Mark Karpeles, the former CEO of the now-defunct Bitcoin (BTC) exchange Mt. Gox, is seeking to put an end to litigation filed by a former exchange user back in 2014.
In papers filed in a Chicago federal court on Jan. 8, Karpeles contended that he is entitled to summary judgment as the main plaintiff in the case as Gregory Greene readily admitted that his initial claims were either untrue or unsupported.
A summary judgment can be awarded by a court on behalf of one party against another “summarily” – i.e. without the process of a full trial. It is typically pursued when the moving party believes there to be “no genuine issue as to any material fact” and they are thus entitled to the judgment as a matter of law. In their introduction to the filing, Karpeles’ lawyers argue that:
“After the resolution of the claims against the other defendants in mid-2018, rather than withdrawing claims based on allegations that Mr. Greene readily admitted in subsequent discovery were not true or unsupported, Mr. Greene doggedly pursued these claims. The time has come to end this litigation in its entirety.”
Conversion, negligence and consumer fraud claims
Karpeles is seeking that summary judgment be granted in his favor on three counts: conversion, negligence and consumer fraud. As regards the first, Karpeles argues that there is no evidence to support Mr. Greene’s claim that Mr. Karpeles converted his, or any other user’s, Bitcoin or fiat currency custodied on Mt. Gox.
To recover for conversion under Illinois law, the plaintiff must prove that the defendant has either wrongfully or without authorization “assumed control, dominion, or ownership over the property.”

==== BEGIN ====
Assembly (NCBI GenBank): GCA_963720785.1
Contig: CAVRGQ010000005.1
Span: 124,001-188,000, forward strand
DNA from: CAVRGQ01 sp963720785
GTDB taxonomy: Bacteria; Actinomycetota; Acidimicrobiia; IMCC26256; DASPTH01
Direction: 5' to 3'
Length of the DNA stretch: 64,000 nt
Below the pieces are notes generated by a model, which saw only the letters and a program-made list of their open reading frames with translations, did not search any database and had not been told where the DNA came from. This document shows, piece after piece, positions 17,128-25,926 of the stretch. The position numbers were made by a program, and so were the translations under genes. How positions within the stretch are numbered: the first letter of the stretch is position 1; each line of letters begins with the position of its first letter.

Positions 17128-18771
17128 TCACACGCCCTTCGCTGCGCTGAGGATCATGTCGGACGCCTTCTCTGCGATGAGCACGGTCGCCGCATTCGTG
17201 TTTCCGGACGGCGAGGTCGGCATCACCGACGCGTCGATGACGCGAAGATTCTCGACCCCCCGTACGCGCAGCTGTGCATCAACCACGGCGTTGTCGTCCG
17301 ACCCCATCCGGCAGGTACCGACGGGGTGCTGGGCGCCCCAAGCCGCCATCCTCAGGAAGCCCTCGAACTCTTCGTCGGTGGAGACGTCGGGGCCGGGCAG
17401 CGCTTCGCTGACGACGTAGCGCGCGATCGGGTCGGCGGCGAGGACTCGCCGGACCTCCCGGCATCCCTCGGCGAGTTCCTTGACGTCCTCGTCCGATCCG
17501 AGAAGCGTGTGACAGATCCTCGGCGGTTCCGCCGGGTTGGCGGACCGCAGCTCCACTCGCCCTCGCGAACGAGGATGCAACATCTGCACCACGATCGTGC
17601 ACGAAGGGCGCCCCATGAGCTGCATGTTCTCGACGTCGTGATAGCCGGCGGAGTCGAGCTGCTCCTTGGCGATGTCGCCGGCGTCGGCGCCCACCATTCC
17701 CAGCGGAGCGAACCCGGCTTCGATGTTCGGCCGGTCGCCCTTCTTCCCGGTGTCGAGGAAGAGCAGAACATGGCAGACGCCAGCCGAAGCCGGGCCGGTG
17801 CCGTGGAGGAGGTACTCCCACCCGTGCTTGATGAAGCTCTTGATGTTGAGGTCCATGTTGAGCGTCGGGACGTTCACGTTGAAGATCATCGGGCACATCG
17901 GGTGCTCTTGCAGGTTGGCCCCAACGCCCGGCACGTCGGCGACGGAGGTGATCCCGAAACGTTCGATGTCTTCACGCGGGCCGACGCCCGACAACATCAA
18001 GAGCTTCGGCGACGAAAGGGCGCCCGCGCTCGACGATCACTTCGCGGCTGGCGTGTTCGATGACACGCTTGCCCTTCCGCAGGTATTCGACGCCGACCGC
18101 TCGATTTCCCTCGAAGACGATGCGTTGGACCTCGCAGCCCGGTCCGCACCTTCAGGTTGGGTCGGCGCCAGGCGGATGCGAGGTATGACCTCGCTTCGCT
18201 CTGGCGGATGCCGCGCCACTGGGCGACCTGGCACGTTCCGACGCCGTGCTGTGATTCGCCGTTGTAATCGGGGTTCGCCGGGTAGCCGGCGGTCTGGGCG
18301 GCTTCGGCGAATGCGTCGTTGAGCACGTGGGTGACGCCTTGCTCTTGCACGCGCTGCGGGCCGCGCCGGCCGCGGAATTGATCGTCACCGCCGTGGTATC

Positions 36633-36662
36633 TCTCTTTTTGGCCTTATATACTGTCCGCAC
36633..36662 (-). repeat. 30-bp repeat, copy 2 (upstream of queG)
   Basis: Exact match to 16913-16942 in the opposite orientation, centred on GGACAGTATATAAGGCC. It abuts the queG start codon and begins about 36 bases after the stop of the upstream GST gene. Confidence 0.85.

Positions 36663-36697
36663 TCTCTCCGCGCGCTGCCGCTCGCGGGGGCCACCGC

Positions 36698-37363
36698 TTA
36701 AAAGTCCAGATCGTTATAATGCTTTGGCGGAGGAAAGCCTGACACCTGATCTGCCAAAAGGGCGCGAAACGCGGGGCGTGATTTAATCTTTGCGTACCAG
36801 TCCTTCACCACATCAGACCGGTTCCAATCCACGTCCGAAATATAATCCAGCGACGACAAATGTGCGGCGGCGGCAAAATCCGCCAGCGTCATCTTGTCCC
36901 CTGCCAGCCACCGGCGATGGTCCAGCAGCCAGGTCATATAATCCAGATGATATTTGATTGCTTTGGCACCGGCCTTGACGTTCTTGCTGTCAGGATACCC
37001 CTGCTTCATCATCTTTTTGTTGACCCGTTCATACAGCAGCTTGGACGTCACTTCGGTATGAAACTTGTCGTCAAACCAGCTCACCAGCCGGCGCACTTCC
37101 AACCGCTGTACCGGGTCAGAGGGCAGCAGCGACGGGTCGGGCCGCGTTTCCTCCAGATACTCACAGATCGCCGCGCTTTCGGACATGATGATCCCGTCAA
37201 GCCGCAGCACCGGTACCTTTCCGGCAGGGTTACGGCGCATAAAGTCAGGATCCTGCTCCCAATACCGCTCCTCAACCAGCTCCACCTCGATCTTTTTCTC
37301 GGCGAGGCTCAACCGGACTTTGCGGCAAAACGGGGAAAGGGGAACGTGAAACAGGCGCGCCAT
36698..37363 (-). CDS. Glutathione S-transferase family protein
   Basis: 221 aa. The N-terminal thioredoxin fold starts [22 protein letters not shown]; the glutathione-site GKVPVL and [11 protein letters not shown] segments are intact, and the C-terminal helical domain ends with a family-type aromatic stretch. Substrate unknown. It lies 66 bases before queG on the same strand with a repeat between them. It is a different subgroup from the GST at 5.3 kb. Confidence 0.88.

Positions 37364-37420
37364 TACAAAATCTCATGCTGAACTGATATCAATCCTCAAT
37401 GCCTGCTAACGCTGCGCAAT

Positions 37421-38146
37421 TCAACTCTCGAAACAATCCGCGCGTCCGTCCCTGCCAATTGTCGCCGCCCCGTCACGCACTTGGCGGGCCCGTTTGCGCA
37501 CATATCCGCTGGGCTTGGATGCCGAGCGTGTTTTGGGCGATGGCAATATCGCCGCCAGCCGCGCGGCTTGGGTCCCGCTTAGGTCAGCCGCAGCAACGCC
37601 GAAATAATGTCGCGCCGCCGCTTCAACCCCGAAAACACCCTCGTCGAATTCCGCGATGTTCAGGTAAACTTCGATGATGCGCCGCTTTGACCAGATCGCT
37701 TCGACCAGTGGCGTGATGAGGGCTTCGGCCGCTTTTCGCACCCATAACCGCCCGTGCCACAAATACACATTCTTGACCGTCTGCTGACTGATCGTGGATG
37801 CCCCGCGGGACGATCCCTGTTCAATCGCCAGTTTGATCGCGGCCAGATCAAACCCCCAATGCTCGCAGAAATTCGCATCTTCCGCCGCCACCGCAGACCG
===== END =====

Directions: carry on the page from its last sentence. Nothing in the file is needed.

On the second count, negligence, Karpeles contends that Greene lacks evidence to support his claim that Mt. Gox lacked adequate safety procedures to manage the Bitcoin it custodied.
Moreover, on a purely legal basis, the former CEO contends that Greene has failed to establish “a duty of reasonable care” owed to him that would be recognized under Illinois law. This alone, per Karpeles’ lawyers, is enough to warrant a summary judgment on this count:
“Where there is an absence of Illinois law recognizing a particular duty, the Court ‘generally choose[s] the narrow interpretation which restricts liability, rather than the more expansive interpretation which creates substantially more liability.’”
Karpeles further argues that Illinois’ economic loss doctrine bars Greene’s negligence claim, which he claims rests on an allegation of a purely pecuniary injury.
In a lengthy review of the multiple points made in Greene’s original testimony, Karpeles has lastly claimed he is due a summary judgment for the third count, consumer fraud, on the basis that Green’s account ostensibly contradicts itself and is unfounded.
As Cointelegraph reported in December 2018, Karpeles pleaded not guilty to prosecutors’ charges of allegedly embezzling approximately 340 million yen (around $3 million) from Mt. Gox and manipulating the exchange’s ledgers to inflate its cash balance.
In March 2019, the former CEO was acquitted of embezzlement charges but found guilty of tampering with financial records. Specifically, he was charged with having combined his personal finances with those of the exchange in order to conceal the platform’s losses to hackers. The erstwhile CEO has since appealed this conviction as well.